MOORHEAD - Watermelon juice drips down sticky fingers and parents wrangle their children out of the streets as shower mists of mosquito spray coat every inch of exposed skin. Blankets are spread out as dusk begins to creep over the fields, streets and lakes.

Pop. Boom. Crackle, crackle. Whisssstle. Hisssss.

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The pinnacle moment of the holiday celebration is almost here. Nothing screams summer like the sights and sounds of our nation's birthday celebration on Wednesday, July 4. That's right, I'm talking fireworks.

These colorful fireballs have dazzled for thousands of years. Originally created in ninth century China to ward off evil spirits, Americans decided to join the party before America was a country.

Founding father and second president John Adams wrote in a July 3, 1776, letter to his wife that the occasion (signing the Declaration of Independence) should be commemorated with "illuminations from one end of this continent to the other from this time forward forever more."

Fireworks were officially used for the first time as a commemoration of Independence Day on July 4, 1777, and have been used here ever since. But what goes into creating the spectacular displays that are a highlight of the summer?

Creating the spark

Building a firework begins with something more suited for Halloween than for the Fourth of July: a skeleton. Well, if the firework you're setting off is in Minnesota, that is.

Ground display shapes are created by building a skeleton of the desired shape, followed by wiring the skeleton with colored pyrotechnics. But Minnesota's laws against personal use of consumer-grade fireworks put a dampener on the party, unless you want thousands of people to gather around a few sparklers.

The big, commercial fireworks, like the ones used in Moorhead's annual "5656 Ooh & Aah" celebration, are made just a little bit differently.

Dan Creagan, media coordinator for Pyrotechnics Guild International with more than 15 years of experience building and shooting fireworks, says it all starts with the chemicals.

"The chemistry of fireworks has improved dramatically since the 1900s," Creagan says. "The availability of different chemicals to produce colors has created the ability to display almost anything in the air."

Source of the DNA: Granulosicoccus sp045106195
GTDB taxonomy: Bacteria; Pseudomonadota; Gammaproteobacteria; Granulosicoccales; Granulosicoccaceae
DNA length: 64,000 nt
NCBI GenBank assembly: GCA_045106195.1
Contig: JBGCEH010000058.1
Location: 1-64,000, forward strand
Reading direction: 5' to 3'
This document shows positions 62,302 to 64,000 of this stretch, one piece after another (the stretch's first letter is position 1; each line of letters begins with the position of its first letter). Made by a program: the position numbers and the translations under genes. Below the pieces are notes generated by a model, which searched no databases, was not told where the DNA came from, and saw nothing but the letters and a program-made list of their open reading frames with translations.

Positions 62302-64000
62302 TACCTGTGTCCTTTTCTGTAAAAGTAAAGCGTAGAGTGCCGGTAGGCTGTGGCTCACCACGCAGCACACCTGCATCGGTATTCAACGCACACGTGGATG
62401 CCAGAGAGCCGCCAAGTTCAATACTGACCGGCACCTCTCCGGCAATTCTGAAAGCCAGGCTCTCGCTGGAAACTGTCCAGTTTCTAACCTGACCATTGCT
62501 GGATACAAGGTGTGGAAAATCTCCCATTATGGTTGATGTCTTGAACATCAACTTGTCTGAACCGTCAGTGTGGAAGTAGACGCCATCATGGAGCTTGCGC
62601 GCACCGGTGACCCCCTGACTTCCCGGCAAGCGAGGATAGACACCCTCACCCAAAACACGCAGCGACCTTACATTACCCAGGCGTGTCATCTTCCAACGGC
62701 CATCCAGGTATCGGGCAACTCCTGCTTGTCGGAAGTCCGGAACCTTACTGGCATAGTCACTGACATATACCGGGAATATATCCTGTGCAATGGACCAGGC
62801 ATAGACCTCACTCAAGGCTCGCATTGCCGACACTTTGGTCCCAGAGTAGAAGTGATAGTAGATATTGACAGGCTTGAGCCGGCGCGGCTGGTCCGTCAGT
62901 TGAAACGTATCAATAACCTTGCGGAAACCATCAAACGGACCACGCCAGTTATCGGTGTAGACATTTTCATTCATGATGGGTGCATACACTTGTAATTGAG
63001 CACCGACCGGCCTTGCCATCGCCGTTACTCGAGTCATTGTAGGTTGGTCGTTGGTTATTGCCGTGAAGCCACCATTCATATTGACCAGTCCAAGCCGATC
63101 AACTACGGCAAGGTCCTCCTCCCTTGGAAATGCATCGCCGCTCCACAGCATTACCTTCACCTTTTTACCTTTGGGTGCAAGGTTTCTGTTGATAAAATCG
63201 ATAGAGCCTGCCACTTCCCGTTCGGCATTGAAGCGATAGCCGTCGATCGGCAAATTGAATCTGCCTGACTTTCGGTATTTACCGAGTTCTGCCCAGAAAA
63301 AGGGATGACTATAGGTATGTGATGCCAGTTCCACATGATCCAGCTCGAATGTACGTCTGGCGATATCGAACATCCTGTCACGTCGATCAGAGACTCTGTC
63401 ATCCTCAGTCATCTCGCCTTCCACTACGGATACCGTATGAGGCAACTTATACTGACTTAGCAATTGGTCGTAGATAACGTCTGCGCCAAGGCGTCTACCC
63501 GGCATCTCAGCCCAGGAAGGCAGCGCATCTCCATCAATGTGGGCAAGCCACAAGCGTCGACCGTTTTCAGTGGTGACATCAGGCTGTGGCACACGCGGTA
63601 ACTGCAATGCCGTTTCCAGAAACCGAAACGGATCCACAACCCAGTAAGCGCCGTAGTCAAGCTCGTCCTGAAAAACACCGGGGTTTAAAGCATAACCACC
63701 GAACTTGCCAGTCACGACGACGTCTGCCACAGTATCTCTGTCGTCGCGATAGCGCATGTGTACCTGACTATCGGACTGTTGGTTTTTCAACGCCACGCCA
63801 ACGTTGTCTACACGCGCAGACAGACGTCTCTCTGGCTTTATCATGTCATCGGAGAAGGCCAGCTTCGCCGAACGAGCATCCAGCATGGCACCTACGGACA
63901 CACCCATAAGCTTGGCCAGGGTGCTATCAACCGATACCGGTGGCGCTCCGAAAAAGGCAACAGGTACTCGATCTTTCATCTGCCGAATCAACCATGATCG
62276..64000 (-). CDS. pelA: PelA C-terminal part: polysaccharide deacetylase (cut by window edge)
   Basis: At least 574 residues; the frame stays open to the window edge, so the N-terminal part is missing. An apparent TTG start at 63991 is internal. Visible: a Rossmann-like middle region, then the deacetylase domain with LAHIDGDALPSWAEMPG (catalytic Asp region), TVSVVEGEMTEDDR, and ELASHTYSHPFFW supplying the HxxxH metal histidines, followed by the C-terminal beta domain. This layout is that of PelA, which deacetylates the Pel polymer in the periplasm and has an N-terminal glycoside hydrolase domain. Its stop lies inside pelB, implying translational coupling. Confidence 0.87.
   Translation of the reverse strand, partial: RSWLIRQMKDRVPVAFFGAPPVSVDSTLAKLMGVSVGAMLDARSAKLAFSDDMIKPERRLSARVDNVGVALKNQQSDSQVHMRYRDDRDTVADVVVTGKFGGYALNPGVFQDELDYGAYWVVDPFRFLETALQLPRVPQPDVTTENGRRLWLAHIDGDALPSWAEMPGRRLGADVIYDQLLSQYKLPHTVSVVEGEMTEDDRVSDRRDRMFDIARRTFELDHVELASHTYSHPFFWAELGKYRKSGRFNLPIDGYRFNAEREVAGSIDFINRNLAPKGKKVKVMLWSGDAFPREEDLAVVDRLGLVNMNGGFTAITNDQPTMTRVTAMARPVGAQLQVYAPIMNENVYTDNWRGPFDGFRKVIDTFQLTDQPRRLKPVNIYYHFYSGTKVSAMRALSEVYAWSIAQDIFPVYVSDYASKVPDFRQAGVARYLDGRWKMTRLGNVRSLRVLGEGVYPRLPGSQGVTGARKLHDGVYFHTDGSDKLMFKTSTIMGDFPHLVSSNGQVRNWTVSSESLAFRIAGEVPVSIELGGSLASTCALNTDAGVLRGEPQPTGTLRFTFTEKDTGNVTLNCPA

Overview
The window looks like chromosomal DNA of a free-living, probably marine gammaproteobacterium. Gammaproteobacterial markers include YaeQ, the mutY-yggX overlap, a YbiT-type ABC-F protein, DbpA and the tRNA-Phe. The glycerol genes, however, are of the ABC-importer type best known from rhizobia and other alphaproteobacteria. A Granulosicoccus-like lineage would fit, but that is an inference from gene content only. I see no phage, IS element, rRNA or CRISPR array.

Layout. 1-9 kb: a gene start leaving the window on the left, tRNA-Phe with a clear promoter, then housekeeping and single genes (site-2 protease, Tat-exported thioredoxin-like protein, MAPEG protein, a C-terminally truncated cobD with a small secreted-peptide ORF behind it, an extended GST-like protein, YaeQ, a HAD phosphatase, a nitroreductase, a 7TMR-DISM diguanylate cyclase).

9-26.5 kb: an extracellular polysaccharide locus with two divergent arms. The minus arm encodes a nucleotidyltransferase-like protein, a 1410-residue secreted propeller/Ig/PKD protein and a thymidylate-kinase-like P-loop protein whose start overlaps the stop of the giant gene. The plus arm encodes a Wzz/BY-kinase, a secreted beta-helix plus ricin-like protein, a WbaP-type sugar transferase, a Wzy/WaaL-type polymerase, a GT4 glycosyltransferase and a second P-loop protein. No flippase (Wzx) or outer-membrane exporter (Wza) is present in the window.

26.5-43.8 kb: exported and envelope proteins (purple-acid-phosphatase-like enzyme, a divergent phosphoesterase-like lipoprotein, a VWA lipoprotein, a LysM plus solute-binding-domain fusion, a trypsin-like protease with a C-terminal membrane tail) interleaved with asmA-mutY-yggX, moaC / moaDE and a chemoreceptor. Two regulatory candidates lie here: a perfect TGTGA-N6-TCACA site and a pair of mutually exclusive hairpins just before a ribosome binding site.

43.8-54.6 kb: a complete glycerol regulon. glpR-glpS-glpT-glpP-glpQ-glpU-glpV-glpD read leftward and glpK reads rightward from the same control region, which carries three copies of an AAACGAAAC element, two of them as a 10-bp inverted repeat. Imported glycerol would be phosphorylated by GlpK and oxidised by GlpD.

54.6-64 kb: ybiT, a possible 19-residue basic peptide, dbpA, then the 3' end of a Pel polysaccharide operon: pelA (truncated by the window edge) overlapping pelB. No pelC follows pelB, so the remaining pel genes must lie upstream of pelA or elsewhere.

All fireworks need two things to work: a chemical that is rich in oxygen and fuel.

Nearly the entire range of colors is produced with some version of chemical salts made from a metal and one or more other ingredient. The main colors of fireworks are blue (copper chloride), yellow (sodium nitrate), green (barium chloride), red (strontium carbonate) and white (titanium), and can be combined with one another to create an almost infinite number of shades.

Once the ingredients are combined, they are pressed into a cylindrical mold to get ready to dazzle - after being burned at several thousand degrees.

Aerial shells can be made to represent basic shapes. Hearts, smiley faces, rings and even acronyms can be created with different star colors represented to make the light show we all know. Like any projectile, the mass of the stars determines how high in the sky they will go before they explode.


There is a lot that goes into creating the spectacular shows we come to expect each Fourth, and most of it doesn't originate in the home of the brave.

"Since about 1980, the world's commercial fireworks production has slowly migrated to China," Creagan says. "Today, there are only a few companies in the United States that make fireworks commercially and those companies are extremely specialized."

Creagan says most big companies have contracts with Chinese companies to make custom fireworks and ship them here.

"The visualization and implementation of the fireworks are usually determined here, but made there," Creagan says.

For the big displays on the holiday, a company may create unique displays in advance and order the product in from China. Planning may start as early as two years in advance, almost always beginning at least several months prior to the event. This means the show you watch on Wednesday could have been in the works since last year's fireworks show.

A large fireworks display is like a stage production, complete with choreographers, writers, scripts, directors, stagehands, technicians, production heads, assistants and sponsors. The names for these roles can differ, but in every case, a big fireworks event is an entertainment production that requires significant planning and resources.

"Basic planning for one of our shows starts about two to three years out with detailed planning and work commencing about eight months before the show," Creagan says. "Like all stage plays, things happen - sometimes on the very night of the production - so it can be hectic and very exciting."

While you file into the bleachers at Scheels Field, wrapped in a blanket with a layer of bug spray on your arms and legs, remember the work that went into the half-hour display of fiery brilliance.

5656 Ooh & Aah

The Fourth of July is not overlooked in Moorhead. Fireworks will once again light up the night sky on Wednesday like they have on the holiday the past 45 years.

Sheri Larson, the Moorhead Business Association's interim executive director, says she's most excited for the crowd.

"The families, the kids, the excitement, the oohs," Larson says. "We are called the Moorhead Proud 5656 Ooh & Aah for a reason. This year is going to be bigger than last year, too, because it's the 45th year."

The fireworks show will begin at 10:30 p.m., through gates at Scheels Field on the Minnesota State University Moorhead campus will open at 8 p.m. Wednesday. For more information about the free event, visit